New Dog - Dog on dog aggression... fear aggression becoming dominance?
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Thread: New Dog - Dog on dog aggression... fear aggression becoming dominance?

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    New Dog - Dog on dog aggression... fear aggression becoming dominance?

    Hi! I'm brand new to this forum. I adopted a 45 lb 1.5 yr female lab/shephard mix a few days ago. She was a stray, a family adopted her, and gave her up because she wouldn't stop herding their children.

    She is an excellent dog. Crate trained, very friendly with people and strangers, is doing well with my two ferrets, and listens to me very well. She is submissive to people (especially me). I make her sit and wait before putting on the leash, letting her inside or outside the house and car, before I throw the ball, before I give her attention etc. She acts entirely submissive around people (rolls on her back, ears back, licking, etc.)

    Unfortunately, she is not ok with other dogs. I have since learned that she was taken to a busy dog park and was beat up by the dogs there. What she now does is acting entirely dominant. We took her to a off leash park where nobody was (it's been snowy and rainy so not many people are out). A dog appeared from the other side of the park after a while and she ran after him, hackles raised, tail and head high, ears forward, overall entirely dominant stance. We went to a diff. area, but the dog followed us, got too close and personal with her, and she snapped. She bit his haunch and was VERY aggressive (he was aggressive in return and this turned into a fight).

    Needless to say, we left the park and I will not be taking her anywhere for a while until I figure this out.

    What can I do? I believe she was scared of other dogs, then realized that she can act dominant and push them away. I'm not really sure how to proceed... she's such a good, patient, seemingly submissive dog in all other situations.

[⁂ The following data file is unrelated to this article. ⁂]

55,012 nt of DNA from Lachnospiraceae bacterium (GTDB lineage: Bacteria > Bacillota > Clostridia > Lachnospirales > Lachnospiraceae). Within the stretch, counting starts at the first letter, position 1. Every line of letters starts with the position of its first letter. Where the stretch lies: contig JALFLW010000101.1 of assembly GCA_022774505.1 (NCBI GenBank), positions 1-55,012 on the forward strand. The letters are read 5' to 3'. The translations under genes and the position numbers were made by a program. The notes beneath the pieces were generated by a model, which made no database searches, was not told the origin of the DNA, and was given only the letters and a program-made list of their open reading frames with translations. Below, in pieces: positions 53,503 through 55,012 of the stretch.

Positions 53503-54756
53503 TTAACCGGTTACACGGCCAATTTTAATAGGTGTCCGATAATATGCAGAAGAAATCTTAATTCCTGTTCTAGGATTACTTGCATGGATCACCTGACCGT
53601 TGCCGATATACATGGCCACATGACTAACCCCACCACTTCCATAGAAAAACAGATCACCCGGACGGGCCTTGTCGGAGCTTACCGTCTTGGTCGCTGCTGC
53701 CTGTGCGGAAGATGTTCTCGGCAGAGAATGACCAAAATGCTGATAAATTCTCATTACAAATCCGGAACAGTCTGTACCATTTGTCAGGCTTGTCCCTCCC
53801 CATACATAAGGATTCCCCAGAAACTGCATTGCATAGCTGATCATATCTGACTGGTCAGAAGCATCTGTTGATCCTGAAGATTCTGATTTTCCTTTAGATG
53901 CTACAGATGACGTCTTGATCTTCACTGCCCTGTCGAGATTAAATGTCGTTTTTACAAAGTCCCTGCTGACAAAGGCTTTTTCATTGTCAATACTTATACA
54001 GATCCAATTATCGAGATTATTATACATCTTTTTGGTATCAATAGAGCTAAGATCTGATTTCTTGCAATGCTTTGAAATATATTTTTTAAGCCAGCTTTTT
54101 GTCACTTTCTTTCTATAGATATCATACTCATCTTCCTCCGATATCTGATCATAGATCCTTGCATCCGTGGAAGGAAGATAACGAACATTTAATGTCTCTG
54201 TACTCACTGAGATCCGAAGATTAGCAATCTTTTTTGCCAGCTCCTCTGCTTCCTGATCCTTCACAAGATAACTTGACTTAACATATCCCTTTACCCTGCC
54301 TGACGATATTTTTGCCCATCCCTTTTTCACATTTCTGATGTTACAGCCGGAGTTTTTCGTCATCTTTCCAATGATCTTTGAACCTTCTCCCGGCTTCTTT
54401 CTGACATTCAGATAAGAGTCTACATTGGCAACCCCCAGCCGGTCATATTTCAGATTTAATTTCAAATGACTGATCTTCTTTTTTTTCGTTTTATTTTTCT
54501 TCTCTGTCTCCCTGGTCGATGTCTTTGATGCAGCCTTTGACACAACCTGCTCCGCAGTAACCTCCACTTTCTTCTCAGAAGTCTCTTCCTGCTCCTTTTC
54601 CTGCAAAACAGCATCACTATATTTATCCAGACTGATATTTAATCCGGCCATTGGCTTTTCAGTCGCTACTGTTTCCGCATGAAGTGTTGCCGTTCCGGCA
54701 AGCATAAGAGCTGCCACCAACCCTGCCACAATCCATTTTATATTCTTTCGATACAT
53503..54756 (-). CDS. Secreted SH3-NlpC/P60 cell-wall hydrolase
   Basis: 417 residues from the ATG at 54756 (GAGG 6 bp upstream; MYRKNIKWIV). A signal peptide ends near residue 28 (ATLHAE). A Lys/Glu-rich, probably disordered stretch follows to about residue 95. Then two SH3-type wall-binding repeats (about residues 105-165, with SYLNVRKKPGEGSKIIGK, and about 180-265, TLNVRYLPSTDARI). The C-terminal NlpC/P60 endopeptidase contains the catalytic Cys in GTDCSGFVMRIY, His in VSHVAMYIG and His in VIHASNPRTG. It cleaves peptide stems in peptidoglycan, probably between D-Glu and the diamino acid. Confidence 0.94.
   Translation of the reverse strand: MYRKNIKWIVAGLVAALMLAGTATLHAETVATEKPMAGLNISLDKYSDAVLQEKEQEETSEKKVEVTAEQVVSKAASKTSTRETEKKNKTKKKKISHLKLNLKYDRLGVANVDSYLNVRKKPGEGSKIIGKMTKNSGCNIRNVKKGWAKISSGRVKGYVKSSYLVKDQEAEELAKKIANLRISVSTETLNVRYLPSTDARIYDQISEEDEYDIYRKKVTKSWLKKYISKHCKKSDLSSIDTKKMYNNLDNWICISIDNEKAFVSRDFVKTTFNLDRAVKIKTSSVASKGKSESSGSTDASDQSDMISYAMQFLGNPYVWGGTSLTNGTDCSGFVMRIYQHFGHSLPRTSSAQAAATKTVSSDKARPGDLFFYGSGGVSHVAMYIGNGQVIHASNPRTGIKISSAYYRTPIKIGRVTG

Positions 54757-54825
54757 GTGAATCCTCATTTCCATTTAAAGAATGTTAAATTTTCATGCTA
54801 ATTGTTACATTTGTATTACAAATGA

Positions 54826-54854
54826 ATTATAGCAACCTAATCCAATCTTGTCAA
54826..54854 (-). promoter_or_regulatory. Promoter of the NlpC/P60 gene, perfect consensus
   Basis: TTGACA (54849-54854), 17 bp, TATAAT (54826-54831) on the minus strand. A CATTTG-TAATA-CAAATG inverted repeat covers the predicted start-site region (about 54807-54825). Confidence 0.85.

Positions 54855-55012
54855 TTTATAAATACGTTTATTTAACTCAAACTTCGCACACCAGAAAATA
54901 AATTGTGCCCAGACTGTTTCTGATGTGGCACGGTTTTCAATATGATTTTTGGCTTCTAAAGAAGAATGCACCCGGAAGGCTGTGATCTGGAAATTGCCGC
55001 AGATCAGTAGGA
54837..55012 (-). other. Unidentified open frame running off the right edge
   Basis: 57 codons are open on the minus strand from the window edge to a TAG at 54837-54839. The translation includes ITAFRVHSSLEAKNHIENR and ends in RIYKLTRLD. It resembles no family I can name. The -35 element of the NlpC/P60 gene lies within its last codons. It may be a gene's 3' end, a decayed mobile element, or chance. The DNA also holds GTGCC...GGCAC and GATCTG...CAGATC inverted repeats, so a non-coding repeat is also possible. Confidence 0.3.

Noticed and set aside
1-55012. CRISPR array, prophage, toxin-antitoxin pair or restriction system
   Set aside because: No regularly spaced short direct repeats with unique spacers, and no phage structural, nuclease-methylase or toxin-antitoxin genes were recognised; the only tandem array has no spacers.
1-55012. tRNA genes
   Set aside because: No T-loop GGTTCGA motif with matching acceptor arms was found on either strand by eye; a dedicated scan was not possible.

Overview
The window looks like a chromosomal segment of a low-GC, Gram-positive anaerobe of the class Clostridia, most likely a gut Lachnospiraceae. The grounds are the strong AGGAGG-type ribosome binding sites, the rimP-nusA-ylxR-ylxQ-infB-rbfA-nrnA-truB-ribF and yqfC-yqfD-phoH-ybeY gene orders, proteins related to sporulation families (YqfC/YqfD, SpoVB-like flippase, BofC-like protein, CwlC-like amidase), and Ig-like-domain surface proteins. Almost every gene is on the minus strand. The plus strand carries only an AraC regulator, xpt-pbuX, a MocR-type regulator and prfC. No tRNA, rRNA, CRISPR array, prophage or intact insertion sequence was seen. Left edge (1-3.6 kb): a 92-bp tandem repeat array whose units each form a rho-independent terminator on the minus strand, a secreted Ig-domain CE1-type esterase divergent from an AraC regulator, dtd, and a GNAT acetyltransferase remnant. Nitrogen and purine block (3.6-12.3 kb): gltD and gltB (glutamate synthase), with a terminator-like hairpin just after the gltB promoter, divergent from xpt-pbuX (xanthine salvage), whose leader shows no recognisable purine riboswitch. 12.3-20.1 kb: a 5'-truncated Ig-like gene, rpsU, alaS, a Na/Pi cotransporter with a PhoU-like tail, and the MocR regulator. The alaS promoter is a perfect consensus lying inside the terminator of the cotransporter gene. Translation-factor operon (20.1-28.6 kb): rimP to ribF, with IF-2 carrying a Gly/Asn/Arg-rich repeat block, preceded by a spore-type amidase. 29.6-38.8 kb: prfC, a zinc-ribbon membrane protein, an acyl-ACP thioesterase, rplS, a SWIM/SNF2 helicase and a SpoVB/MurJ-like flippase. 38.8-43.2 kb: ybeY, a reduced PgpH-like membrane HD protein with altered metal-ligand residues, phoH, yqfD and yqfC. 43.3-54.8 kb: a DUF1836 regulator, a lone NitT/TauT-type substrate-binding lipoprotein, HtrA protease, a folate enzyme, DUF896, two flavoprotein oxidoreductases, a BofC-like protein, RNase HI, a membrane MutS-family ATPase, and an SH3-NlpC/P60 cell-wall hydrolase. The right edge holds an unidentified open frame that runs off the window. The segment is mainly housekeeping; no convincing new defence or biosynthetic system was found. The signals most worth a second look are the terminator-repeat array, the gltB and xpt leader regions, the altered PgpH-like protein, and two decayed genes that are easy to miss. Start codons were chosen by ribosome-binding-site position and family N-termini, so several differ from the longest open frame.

Please help! I consider myself a decent dog trainer, and want to do agility with her, but can't if she won't tolerate other dogs.

    Thanks....

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    Senior Member Cracker's Avatar
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    Re: New Dog - Dog on dog aggression... fear aggression becoming dominance?

    Quote Originally Posted by MyFireBandit View Post
    She acts entirely submissive around people (rolls on her back, ears back, licking, etc.)
    Welcome to the forums.

    These are calming signals and distance creating signals from an unsure and insecure dog..not a calm submissive personality. They are appeasement signals done because she is frightened. You've had her only a couple of days so do not fall into the trap that THIS calm appearance is her true personality. She could be partially shut down and still has the capacity to go after your ferrets if you are not watching. A rollover that is not LOOSE is a stressed out dog wanting you to back off, it's called a "tap out" and people often misconstrue this as a trusting behaviour, it is not.

    Unfortunately, she is not ok with other dogs. I have since learned that she was taken to a busy dog park and was beat up by the dogs there. What she now does is acting entirely dominant. We took her to a off leash park where nobody was (it's been snowy and rainy so not many people are out). A dog appeared from the other side of the park after a while and she ran after him, hackles raised, tail and head high, ears forward, overall entirely dominant stance. We went to a diff. area, but the dog followed us, got too close and personal with her, and she snapped. She bit his haunch and was VERY aggressive (he was aggressive in return and this turned into a fight).

    Needless to say, we left the park and I will not be taking her anywhere for a while until I figure this out.
    It was far too soon to take her unleashed to an area, busy or not, as unfortunately you discovered. Did she draw blood on the other dog? If not then that is a good sign (bite inhibition and control). Interesting that no blame is put on the pushy rude dog...But the body language you describe is STILL a distance creating behaviour..many dogs if they have been attacked or bullied do not go into fearful submission when they see another dog but instead adopt a kill or be killed attitude, making themselves LARGE and moving toward the object of fear...it is still fear, but triggers fight instead of flight.

    This type of problem is not about "training" per se, though basic obedience behaviours trained really well can go a long way and should also be a huge part of the rehabilitation of the dog...this is a behaviour modification situation.

    So, please give up the dominance and submission mindset. Neither of these are "fixed" personalities in dogs and are simply different parts of the same set of dog dog communications.